The old Texas cattle trail passed through this county from 1878 to 1883. This trail was the famous old Chislom cattle trail, which ran first from Texas to Kansas City, but was gradually moved west. At the time of the cattle trail through Gove county it extended north from Texas, Oklahoma, Kansas and Nebraska, tending all the while a little to the west, and entering Wyoming near the northwest corner of Nebraska. It passed through Dodge City, Buffalo Park, and Ogallah, Nebraska. The cattle were driven from Texas north only. None were ever taken south. The cattle began to come thru about the first of May and continued until fall. The size of the herds ranged from 4000 to 6000 head and the entire number during the season was from 400,000 to 600,000, besides from 40,000 to 60,000 ponies. The herds were crowded from one stream to another in order not to be away from water too long, but when they reached a stream they were allowed to graze until considerable distance from the stream, then hurried to the next, etc. There were but a few towns along the trail and the cowboys had certain supply stores from which they bought all supplies. After they left Dodge City their next station was Buffalo Park. After Park the next was Ogallah, Neb. Park at that time was a larger town than it is at present and had stock yards sufficient to hold 5000 head of cattle. Buffalo Park was a "cow town" but had none of the lawlessness so common in Dodge City. Before these cattle left Texas the owners were compelled by the state to put a brand known as the "trail brand" on all the stock in order to distinguish them from strays, which might come into the herd having the same brand as some individual's cattle and in this way they could be known. Their tails were also clipped off thus making it east to distinguish strays. These cattle were very wild.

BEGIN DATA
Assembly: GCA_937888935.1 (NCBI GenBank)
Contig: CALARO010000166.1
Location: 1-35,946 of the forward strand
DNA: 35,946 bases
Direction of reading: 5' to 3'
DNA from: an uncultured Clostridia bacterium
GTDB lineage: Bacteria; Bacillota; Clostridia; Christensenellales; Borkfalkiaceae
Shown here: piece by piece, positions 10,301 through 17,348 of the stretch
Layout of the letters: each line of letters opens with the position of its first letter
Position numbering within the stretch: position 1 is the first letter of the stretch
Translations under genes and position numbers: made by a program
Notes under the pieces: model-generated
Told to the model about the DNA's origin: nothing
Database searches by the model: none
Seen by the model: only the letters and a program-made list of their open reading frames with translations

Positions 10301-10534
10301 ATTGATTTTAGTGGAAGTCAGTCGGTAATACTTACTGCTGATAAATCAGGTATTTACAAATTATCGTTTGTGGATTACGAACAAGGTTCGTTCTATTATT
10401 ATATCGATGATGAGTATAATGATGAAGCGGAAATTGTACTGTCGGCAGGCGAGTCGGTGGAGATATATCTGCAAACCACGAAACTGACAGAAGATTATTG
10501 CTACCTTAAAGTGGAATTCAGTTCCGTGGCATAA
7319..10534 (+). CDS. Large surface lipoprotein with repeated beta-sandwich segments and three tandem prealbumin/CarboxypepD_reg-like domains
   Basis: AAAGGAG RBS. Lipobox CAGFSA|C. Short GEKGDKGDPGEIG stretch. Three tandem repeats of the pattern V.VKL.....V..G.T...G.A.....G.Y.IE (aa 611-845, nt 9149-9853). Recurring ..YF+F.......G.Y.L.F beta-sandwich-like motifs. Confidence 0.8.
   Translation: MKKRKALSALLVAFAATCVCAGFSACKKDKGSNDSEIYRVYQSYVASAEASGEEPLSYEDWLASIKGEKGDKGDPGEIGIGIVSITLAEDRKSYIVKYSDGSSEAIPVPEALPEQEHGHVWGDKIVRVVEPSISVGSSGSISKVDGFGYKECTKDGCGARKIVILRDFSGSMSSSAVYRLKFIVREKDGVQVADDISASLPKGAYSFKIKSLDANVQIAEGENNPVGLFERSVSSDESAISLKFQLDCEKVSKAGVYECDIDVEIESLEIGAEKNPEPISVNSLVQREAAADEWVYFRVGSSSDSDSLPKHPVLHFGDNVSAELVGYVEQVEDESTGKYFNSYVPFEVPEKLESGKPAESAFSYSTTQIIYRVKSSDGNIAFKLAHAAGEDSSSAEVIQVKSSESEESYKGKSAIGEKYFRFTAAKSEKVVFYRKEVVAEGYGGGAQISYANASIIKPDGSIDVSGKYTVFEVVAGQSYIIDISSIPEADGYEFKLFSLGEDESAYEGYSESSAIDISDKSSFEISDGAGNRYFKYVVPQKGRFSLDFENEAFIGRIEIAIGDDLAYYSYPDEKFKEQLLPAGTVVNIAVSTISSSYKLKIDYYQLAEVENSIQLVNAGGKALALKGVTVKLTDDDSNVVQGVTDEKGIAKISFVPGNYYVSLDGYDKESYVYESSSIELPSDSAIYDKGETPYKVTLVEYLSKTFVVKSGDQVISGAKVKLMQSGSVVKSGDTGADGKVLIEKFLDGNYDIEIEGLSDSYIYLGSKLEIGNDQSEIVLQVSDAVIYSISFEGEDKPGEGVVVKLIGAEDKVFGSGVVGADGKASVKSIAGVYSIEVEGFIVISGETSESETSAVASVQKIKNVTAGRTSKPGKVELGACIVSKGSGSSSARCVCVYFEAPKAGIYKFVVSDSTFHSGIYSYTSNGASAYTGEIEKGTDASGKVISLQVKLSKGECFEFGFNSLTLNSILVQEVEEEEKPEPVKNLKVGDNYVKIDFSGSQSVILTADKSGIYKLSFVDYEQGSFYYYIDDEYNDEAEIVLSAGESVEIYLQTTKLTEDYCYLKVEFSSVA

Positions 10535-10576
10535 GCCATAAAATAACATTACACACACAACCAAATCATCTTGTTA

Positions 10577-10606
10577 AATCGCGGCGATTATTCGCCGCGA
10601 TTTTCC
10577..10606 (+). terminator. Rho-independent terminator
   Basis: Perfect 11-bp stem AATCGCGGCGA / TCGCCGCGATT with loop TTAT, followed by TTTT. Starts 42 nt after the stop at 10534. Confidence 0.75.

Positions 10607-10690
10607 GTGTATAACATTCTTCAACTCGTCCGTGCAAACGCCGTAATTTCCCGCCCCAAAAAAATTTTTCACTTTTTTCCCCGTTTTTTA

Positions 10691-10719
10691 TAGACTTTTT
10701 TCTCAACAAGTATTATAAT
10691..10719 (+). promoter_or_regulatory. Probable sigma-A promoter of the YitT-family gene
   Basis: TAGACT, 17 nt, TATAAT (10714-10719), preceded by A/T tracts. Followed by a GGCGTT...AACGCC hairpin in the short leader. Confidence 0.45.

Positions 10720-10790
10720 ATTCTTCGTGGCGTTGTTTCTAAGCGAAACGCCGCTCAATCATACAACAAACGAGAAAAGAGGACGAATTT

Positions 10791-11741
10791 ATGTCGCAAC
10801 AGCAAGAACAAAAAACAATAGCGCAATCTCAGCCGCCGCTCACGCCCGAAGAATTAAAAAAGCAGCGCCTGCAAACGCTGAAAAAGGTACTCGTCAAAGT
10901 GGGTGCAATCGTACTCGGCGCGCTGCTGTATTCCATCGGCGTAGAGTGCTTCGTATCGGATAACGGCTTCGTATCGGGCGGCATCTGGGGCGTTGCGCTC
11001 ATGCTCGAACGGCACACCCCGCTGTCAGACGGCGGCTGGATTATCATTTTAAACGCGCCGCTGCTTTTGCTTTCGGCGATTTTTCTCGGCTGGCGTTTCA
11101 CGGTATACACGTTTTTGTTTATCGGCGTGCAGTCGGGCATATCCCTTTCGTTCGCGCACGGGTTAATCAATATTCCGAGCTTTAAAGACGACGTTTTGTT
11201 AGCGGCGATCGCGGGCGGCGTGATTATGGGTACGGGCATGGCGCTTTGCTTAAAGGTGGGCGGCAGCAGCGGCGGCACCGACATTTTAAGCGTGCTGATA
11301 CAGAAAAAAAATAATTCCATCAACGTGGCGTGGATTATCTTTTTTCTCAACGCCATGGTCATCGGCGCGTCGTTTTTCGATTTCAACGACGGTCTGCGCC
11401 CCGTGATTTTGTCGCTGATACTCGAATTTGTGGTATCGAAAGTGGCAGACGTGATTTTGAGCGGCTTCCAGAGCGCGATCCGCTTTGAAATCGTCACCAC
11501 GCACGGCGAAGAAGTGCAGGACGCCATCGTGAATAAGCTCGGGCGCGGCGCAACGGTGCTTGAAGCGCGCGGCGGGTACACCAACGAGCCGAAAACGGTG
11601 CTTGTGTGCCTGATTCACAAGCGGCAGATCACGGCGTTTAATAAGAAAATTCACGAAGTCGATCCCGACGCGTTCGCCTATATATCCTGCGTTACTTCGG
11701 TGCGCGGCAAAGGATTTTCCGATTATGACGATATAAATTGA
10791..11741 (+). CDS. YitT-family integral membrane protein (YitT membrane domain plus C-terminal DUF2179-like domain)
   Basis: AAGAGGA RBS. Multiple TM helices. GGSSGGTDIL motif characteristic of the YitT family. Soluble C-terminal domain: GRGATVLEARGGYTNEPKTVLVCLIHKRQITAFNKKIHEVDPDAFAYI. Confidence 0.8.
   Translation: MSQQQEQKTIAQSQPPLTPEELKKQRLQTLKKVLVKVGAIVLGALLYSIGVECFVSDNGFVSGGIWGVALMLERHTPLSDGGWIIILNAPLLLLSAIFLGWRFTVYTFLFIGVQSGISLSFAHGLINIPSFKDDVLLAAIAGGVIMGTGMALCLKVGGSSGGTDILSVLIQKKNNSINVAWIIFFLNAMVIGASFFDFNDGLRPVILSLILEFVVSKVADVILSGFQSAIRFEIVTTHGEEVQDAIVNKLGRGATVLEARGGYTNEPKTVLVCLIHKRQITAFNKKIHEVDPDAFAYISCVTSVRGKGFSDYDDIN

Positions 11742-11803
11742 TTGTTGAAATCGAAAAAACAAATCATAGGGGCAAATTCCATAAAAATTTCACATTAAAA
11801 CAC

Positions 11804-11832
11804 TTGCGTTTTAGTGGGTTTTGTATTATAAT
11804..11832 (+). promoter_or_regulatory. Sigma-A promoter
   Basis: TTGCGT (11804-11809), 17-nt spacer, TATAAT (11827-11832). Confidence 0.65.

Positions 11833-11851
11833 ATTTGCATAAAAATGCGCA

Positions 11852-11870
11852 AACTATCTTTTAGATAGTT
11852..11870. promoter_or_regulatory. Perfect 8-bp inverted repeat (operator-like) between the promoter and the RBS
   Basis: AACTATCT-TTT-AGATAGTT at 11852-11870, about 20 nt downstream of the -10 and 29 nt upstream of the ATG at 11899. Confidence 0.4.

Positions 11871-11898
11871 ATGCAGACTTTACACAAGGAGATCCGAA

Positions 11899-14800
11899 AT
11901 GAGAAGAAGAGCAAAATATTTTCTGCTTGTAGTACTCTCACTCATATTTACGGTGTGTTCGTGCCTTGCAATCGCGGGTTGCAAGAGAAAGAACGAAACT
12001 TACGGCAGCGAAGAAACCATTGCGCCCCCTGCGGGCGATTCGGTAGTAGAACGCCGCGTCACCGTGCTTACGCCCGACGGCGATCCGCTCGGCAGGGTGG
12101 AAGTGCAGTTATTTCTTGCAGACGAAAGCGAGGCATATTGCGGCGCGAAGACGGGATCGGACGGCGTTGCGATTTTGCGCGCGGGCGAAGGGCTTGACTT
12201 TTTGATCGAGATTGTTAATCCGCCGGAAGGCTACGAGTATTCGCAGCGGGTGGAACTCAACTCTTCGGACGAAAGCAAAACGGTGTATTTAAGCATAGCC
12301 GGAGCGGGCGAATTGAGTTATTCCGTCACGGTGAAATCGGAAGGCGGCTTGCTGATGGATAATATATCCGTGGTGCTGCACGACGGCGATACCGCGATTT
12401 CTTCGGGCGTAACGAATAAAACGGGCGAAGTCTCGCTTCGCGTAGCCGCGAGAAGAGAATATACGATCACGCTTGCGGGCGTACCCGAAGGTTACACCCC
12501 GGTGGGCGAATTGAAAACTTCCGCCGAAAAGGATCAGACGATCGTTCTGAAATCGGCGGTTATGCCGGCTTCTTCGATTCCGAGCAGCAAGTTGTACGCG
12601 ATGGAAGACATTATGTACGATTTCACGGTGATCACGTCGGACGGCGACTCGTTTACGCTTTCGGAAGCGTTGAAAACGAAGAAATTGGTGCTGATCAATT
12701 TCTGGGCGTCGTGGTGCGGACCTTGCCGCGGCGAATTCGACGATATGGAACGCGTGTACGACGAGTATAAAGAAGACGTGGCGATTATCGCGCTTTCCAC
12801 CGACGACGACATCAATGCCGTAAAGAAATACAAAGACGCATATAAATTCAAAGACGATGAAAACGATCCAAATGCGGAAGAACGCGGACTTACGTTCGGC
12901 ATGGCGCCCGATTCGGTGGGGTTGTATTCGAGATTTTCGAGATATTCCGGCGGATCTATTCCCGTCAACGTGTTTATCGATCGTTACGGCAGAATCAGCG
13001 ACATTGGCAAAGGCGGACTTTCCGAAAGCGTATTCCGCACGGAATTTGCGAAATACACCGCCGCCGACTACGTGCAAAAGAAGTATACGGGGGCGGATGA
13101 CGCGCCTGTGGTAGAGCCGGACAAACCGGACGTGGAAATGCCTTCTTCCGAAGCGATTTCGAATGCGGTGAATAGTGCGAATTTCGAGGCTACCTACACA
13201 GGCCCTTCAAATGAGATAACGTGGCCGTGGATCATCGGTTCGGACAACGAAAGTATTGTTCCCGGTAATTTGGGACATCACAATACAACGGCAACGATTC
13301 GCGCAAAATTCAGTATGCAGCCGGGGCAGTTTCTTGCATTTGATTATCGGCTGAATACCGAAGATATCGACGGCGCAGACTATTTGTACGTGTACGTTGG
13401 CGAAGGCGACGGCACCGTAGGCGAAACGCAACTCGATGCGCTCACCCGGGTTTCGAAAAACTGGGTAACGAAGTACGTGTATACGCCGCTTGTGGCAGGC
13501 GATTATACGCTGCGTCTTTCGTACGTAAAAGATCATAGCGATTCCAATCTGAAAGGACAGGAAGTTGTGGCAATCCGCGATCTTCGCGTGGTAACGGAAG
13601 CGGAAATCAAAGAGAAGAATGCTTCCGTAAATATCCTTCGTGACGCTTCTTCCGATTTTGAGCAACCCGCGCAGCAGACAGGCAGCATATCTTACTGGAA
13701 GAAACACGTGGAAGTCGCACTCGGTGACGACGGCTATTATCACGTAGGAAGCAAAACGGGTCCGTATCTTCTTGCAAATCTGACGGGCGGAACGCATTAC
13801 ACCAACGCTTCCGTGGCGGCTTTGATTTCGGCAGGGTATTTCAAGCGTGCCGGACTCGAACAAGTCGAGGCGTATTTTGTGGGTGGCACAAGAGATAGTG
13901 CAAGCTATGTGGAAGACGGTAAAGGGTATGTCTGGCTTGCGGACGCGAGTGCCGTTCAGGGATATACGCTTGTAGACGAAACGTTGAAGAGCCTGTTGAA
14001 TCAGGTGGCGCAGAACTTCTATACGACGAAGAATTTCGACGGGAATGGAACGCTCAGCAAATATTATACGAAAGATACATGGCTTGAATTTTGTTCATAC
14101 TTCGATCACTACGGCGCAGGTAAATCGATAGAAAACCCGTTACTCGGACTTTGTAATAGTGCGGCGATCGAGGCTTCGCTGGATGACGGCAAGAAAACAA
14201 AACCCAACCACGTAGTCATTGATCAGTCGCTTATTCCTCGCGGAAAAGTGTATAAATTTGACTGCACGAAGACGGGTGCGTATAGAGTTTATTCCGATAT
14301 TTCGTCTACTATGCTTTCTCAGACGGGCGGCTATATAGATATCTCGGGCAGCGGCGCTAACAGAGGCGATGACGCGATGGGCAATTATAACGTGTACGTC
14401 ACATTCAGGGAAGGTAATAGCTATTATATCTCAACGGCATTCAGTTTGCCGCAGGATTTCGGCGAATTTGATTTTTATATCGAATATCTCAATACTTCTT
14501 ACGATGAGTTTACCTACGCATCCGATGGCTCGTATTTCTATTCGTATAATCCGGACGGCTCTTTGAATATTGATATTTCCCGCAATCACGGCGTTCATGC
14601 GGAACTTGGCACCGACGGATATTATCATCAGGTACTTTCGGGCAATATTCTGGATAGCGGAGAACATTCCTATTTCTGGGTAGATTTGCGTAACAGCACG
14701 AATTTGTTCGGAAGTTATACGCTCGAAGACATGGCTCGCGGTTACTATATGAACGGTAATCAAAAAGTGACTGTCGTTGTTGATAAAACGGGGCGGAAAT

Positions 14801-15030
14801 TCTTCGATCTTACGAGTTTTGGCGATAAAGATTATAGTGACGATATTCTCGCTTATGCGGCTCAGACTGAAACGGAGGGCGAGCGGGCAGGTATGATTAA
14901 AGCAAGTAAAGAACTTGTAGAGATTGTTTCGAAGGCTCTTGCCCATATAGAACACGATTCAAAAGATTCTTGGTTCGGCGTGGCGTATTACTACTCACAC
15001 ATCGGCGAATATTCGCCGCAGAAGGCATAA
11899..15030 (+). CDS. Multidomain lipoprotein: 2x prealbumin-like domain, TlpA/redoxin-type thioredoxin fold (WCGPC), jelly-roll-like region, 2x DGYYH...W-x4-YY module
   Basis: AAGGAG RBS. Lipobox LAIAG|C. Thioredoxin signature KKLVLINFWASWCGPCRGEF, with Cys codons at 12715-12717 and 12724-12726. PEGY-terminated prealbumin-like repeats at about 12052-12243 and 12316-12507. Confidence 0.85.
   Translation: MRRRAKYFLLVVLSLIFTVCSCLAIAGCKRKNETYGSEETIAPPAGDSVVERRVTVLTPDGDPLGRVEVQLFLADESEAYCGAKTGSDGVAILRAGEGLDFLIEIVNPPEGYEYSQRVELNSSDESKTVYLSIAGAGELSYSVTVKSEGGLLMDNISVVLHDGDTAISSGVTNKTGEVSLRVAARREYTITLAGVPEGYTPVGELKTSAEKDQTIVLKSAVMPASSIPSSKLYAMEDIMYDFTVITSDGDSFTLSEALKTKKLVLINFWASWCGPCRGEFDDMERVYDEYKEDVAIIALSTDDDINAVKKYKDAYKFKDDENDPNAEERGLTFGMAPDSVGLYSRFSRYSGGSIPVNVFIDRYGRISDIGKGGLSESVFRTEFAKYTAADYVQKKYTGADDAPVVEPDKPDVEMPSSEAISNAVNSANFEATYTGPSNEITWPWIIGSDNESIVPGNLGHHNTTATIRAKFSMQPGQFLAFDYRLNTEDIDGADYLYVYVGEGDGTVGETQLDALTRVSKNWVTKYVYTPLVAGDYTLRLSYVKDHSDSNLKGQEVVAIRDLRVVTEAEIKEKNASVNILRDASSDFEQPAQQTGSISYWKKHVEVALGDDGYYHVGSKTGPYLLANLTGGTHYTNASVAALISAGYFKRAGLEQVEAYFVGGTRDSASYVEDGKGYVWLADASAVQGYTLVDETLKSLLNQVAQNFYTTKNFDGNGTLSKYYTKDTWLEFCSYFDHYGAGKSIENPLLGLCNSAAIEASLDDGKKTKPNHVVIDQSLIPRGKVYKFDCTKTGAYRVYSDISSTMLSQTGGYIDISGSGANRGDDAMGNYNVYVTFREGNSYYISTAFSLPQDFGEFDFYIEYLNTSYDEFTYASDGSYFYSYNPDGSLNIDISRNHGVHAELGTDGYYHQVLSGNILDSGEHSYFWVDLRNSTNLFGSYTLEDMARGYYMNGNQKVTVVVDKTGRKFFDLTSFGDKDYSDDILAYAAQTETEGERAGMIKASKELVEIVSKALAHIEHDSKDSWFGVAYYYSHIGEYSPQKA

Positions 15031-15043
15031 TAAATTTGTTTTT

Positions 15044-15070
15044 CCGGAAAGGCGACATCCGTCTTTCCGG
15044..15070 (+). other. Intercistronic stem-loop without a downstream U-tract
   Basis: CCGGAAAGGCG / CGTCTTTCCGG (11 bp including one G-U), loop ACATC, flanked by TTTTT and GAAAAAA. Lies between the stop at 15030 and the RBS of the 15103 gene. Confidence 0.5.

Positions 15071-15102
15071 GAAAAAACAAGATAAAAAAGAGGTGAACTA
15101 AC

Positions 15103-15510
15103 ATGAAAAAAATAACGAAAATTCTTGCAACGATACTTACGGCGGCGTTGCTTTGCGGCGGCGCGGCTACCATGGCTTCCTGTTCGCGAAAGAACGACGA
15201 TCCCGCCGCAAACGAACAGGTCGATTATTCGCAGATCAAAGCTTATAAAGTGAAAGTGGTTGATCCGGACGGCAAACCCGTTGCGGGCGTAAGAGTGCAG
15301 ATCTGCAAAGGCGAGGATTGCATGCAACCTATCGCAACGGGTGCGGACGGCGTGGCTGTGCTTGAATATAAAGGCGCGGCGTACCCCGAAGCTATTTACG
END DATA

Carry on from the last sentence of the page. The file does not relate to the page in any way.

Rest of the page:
In January 1878 two highwaymen, Joel Collins and Dutch Henry (he always went by this name and his real name was never known) were killed a few miles south of Buffalo Park. Collins was the leader of the gang of six which held up the U. P. train at Big Springs, Neb. They secured $60,000 in $20 gold pieces which was being sent east from the government mint at San Francisco besides jewelry that was of much value which was taken from the passengers. They started south along the Texas trail, but they soon divided, fearing they might arouse suspicion if they all went together, two going east into Missouri, two west into Colorado, and the other two, Collins and Dutch Henry south on the old Texas trail. However it was known that they were coming south on the trail and soldiers were stationed at Park in order to capture them as they came thru. Steinberg, the station agent at Buffalo, was on the lookout for them. He had seen Collins and thought he knew him when he came into town. They watered their horses and went into Morgan's store. Steinberg passed their pack horses and touching the sack found it contained coins. He entered the store. Collins had dropped an envelope, and the agent picked it up and handed it to him, asking if he was not Mr. Collins. Collins looked at him rather suspiciously but answered that he was. Steinberg replied that he had seen him pass thru two years before with a fine bunch of cattle. Collins said he had sold his cattle well, gone into the mining business and struck it rich and was now going home to spend the rest of his days in peace. The agent answered "Yes, a fellow does get homesick sometimes," and remarked that he did and thought he would go home the next spring. Collins left the store, mounted his horse and rode south out of town. The soldiers had seen the two cowboys ride into town but had suspicioned nothing. Steinberg notified the soldiers that these were the men they were looking for and they immediately saddled their horses and commenced pursuit. In a few hours the soldiers returned with two dead men. They said the men offered resistance and were shot. Their saddle bags contained $200,000 in $20 gold pieces besides a great deal of valuable jewelry which had been taken from the passengers on the train.